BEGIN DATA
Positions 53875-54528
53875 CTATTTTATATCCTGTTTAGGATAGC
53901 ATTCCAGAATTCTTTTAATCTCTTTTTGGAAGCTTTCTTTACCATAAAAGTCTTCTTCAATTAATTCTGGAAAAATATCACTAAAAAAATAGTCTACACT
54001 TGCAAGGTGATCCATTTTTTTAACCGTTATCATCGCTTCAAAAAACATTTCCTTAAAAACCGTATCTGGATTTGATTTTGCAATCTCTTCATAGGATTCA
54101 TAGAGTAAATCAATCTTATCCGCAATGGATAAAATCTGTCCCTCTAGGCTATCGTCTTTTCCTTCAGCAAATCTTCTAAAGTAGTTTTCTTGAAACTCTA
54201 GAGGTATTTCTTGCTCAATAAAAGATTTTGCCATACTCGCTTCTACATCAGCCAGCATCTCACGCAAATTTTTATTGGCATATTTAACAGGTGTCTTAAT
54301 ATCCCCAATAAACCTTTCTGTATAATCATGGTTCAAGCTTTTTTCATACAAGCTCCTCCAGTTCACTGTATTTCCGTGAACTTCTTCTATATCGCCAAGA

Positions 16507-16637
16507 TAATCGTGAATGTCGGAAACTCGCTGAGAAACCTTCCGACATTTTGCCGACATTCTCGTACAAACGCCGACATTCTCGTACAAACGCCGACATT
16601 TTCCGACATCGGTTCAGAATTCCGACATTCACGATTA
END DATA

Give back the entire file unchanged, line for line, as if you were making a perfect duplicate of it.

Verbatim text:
Positions 53875-54528
53875 CTATTTTATATCCTGTTTAGGATAGC
53901 ATTCCAGAATTCTTTTAATCTCTTTTTGGAAGCTTTCTTTACCATAAAAGTCTTCTTCAATTAATTCTGGAAAAATATCACTAAAAAAATAGTCTACACT
54001 TGCAAGGTGATCCATTTTTTTAACCGTTATCATCGCTTCAAAAAACATTTCCTTAAAAACCGTATCTGGATTTGATTTTGCAATCTCTTCATAGGATTCA
54101 TAGAGTAAATCAATCTTATCCGCAATGGATAAAATCTGTCCCTCTAGGCTATCGTCTTTTCCTTCAGCAAATCTTCTAAAGTAGTTTTCTTGAAACTCTA
54201 GAGGTATTTCTTGCTCAATAAAAGATTTTGCCATACTCGCTTCTACATCAGCCAGCATCTCACGCAAATTTTTATTGGCATATTTAACAGGTGTCTTAAT
54301 ATCCCCAATAAACCTTTCTGTATAATCATGGTTCAAGCTTTTTTCATACAAGCTCCTCCAGTTCACTGTATTTCCGTGAACTTCTTCTATATCGCCAAGA

Positions 16507-16637
16507 TAATCGTGAATGTCGGAAACTCGCTGAGAAACCTTCCGACATTTTGCCGACATTCTCGTACAAACGCCGACATTCTCGTACAAACGCCGACATT
16601 TTCCGACATCGGTTCAGAATTCCGACATTCACGATTA